The New York City Police Department has engaged in “Stop and Frisk” street crime prevention program has been in effect for a decade. An average of 600,000 people have been stopped and frisked every year. Over 80% of the people stopped have been young black and Latino men. Less than 10% of these stops have resulted in arrests and less than 5% have resulted in convictions. Incredibly, there are many people who think that this is a good program.
The Fifth Amendment to the Constitution, supported by the Fourteenth Amendment, prevents unreasonable search and seizure by any governmental entity, including the police. When almost a half million young men of color are stopped and frisked on some vague notion of criminality, there would seem to be serious question about the constitutionality of such a program. The questions are more acute when it is statistically clear that the wholesale criminalization of a generation of young black and Latino men is not preventing or suppressing crime.
Right now, in a federal court in New York City, the constitutionality of the Stop and Frisk program is being challenged. Witnesses have come forward on behalf of the class action recounting the repeated humiliation, degradation and sheer terror that accompanies the Stop and Frisk program. Racial slurs, epithets, random violence and threats of violence are the unspoken accessories to this random ransacking of the Constitution.
Despite the fact that no other major city in a democratic country on the planet utilizes this awful police procedure, New York City Mayor Michael Bloomberg and Police Commissioner Ray Kelly vigorously defend it. That is not surprising considering that they are the policy birth parents of this monstrosity.
What is surprising is that most of the mayoral candidates either support the Stop and Frisk program or suggest that it should exist with modifications. Considering the fact that the black and Latino population of New York City is approaching 50% it is an amazing position for a political candidate to take.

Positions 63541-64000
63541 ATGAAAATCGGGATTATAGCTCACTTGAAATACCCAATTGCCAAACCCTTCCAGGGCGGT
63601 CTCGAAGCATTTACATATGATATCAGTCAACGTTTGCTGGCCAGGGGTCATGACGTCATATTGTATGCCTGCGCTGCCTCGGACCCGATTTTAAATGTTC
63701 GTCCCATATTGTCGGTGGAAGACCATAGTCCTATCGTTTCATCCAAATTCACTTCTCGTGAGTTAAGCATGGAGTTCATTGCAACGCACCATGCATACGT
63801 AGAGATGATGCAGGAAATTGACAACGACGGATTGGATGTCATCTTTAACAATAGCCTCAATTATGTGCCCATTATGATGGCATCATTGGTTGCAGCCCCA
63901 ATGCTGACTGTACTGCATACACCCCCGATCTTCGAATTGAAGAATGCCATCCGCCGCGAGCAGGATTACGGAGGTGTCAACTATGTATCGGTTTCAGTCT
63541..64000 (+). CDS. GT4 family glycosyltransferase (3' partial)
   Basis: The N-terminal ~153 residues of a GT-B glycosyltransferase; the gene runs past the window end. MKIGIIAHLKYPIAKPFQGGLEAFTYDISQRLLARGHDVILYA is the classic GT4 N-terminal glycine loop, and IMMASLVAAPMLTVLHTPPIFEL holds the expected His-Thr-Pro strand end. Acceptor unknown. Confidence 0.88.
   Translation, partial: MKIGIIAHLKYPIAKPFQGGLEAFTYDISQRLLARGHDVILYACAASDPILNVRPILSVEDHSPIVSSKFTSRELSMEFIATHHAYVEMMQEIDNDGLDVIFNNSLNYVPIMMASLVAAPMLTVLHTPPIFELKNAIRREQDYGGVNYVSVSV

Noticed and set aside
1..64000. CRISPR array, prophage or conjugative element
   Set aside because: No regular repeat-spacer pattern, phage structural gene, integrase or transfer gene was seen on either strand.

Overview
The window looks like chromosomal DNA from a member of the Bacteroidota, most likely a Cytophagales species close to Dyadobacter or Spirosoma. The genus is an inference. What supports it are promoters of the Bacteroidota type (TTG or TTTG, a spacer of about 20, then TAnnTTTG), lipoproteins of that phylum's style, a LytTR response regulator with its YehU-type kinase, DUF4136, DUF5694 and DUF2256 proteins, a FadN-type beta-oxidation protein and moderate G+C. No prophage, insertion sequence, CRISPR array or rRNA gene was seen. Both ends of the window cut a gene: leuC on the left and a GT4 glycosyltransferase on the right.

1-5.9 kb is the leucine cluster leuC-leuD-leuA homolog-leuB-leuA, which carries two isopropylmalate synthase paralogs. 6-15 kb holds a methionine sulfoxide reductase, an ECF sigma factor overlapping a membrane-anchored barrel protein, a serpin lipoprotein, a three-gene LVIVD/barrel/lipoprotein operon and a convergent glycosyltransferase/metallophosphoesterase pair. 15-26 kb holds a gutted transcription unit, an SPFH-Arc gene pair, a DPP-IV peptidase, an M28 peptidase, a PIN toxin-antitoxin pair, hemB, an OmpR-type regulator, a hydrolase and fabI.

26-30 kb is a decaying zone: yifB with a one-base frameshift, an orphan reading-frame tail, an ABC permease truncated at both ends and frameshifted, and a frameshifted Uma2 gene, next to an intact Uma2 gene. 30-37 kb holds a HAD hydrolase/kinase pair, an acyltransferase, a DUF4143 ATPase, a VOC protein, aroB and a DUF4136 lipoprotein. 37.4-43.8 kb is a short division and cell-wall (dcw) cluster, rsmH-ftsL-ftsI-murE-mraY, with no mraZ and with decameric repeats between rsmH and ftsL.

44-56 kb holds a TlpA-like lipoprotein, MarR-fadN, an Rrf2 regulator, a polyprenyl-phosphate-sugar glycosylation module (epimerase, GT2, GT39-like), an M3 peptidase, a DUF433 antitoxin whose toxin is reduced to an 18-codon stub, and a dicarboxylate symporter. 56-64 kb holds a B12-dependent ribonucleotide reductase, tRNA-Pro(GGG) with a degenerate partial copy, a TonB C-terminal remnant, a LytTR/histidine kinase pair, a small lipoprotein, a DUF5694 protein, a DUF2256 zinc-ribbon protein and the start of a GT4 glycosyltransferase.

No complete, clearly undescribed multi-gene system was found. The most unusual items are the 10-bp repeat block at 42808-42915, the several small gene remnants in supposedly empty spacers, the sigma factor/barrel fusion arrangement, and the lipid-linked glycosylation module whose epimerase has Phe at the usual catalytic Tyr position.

Essentially they are saying to black and Latino voters is, “stripping you and your children of their constitutional rights and degrading you and your children in the name of crime prevention is a good thing and you should vote for me”. Other supporters of stop and frisk “with modifications” also point to the need to prevent crime as the unassailable reason for continuing to violate the personhood of so many people.
Presumably, if every black and Latino young man in New York City was arrested the crime rate would plummet. If they were all imprisoned, according this way of thinking, New York would be the first crime free city in the history of world civilization.
Predictably, most of the mayoral candidates who support stop and frisk are white. Indeed, most of the most vocal supporters of stop and frisk are white. Most of these men and women (and their sons) have never been on the business end of a police stop and even if they were the odds are that they were treated with a level of dignity and respect rarely seen by black and Latino young men.
Even more interesting are the black and Latino public figures that support stop and frisk “with modifications”. The fact is that even if a person is stopped and frisked and is not cursed at or threatened with a beat down, even if that person is not thrown against a wall or subjected to racial epithets, they are still being stopped and frisked without probable cause. That black and Latino public figures would be complicit in degradation and humiliation “with modifications” is disturbing and distressing.
Black or white or Latino, it would seem that the supporters of stop and frisk either believe that only guilty people get stopped – but the statistics overwhelmingly show that this is not true. The alternative is that these apologists for illegality somehow believe that degradation and humiliation “with modifications” is a price that some people have to pay so that crime can be reduced.
The question has to be asked of these advocates of constitutional dilution – what price would be too high?